The tax authorities demanded surcharges to pay for fraud hunting


The report of the Donner Committee showed this month that nearly 10,000 parents fell victim to a ‘biased’ fraud approach by the Tax and Customs Administration. Another 20,000 parents fell victim to a harsh all-or-nothing policy. Both groups were in serious financial difficulties due to wrongful recoveries of tens of thousands of euros in childcare allowances.

Our research now shows that there has been a ‘Business Case Fraud’ since 2013: the extra money that was allocated for this at the time also had to be retrieved from citizens.

In concrete terms, this meant that the costs for extra civil servants and new ICT (for making ‘risk models’) had to be ‘recouped’. The approach was based on pre-booked ‘revenues’ and ‘savings’ by recovering surcharges.

Moral corruption

A spokesman for State Secretary Alexandra van Huffelen (Supplements) says that there are ‘no indications’ that fraud teams or employees were judged on the proceeds. Also, insofar as ‘we have been able to verify’, there would be no bonuses or special rewards for officials involved in the fraud hunt.

Earlier research showed that proponents of a tough approach within the service could quickly make a career and that internal criticism was suppressed.

The Donner Commission, which investigated the allowance affair, previously said that the fraud hunt involved ‘institutional bias’, that people were suspicious in advance and actually had no chance of fair treatment.

In the final report, Donner even calls the financing of the fraud hunt “a form of moral corruption”. The government was given an ‘institutional interest in cutting as many benefits or benefits as possible’. This approach put citizens’ interests in a ‘nearly automatic squeeze’ for years, according to the committee. After all, achieving the proceeds was ‘task setting’: it had to be achieved.

Intensive control

How the fraud policy worked in practice is shown by management documents of Toeslagen, owned by RTL Nieuws and Trouw. In the summer of 2018, that service warns that the ‘minimum revenue from the Fraud business case (25 million euros) will not be achieved. That is why the ‘risk selection’ is being tightened: the service is going to monitor thousands of people with supplements very intensively. The way in which these groups of people were dealt with – a “differentiated approach” officials called – should “generate a higher yield”.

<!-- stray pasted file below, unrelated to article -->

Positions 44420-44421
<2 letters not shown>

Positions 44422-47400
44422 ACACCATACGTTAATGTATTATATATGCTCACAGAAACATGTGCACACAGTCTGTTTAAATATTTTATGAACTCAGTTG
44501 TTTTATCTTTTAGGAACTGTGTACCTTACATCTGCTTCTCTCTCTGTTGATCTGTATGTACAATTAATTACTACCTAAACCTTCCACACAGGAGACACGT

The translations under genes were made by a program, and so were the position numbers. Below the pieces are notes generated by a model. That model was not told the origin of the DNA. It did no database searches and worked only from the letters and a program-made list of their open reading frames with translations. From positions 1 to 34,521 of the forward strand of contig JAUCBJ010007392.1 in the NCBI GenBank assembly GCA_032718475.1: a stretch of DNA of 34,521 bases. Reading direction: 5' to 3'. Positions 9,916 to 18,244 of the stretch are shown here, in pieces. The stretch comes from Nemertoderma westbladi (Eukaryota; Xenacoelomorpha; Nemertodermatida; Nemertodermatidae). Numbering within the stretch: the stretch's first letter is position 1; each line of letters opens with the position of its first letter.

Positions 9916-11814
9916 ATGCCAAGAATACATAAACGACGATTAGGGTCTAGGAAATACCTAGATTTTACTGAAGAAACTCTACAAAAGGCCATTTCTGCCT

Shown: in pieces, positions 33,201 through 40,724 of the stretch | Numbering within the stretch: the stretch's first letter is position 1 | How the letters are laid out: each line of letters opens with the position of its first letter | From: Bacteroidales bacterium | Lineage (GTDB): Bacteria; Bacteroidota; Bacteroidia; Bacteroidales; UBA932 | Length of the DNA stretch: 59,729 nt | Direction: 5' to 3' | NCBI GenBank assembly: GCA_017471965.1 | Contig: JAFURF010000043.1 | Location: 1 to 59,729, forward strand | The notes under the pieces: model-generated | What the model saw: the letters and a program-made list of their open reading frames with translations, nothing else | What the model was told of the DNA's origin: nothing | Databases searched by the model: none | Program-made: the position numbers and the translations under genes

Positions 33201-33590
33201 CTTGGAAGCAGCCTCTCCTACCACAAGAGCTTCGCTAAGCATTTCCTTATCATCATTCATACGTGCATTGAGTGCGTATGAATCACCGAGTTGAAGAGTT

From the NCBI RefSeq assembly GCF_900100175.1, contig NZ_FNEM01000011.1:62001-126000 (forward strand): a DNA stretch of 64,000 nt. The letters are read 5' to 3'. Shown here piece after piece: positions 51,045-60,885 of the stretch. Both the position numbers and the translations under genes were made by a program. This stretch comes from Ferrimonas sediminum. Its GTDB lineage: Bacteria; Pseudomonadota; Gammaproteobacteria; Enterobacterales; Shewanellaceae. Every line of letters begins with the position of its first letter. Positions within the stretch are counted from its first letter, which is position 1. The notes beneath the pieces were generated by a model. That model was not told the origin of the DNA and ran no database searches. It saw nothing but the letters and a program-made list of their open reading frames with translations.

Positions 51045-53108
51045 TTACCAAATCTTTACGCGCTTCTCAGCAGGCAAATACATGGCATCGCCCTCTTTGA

The fact that the Tax and Customs Administration was keen to achieve the financial goals is also because the service would otherwise have to make cuts itself. The Tax and Customs Administration received extra money from other ministries to tackle the fraud and would have to ‘compensate’ it itself if the targets were not met.

SP wants clarification

SP Member of Parliament Renske Leijten, who assists many affected parents, now wants to know exactly how the ‘business case Fraud’ has worked and what the consequences were for people. In the past, the government did not want to clarify this. “It is very sad that targets have been worked with, because that leads to the risk of being biased and insufficiently careful. Detecting fraud should not depend on the yield.”

A spokesman for State Secretary Van Huffelen confirms that the Tax Authorities have worked in this way since 2013. Last year we stopped sending money in advance. The ministry says that “the number of unwanted applications” and “fraud found” decreased.

According to Van Huffelen, ‘collecting an amount of fraud cannot be the objective’: “The core must be that people who are entitled to it receive supplements, that unintentional mistakes in applications are prevented and that fraud is tackled. Without a financial objective. ”

How are things going with duped parents?

A first group of about 300 parents around a childminder agency in Eindhoven has received compensation. They may get a little more. Some 9,000 other parents who have been duped in other fraud investigations may also be compensated. In addition, there are about 20,000 parents who were unreasonably harsh; they do not receive compensation, but may receive part of the collected surcharges back.

The ‘recovery operation’ will take at least a year, because all files must be completed after 15 years. In the near future it will also become clear what the role of the secret ‘blacklist’ on which people ended up. An investigation by the Dutch Data Protection Authority must also show whether ‘second nationality’ played a role in the fraud approach. For the time being, the House of Representatives is not debating the case as a result of the corona crisis, but will continue to monitor the settlement of the affair in writing.

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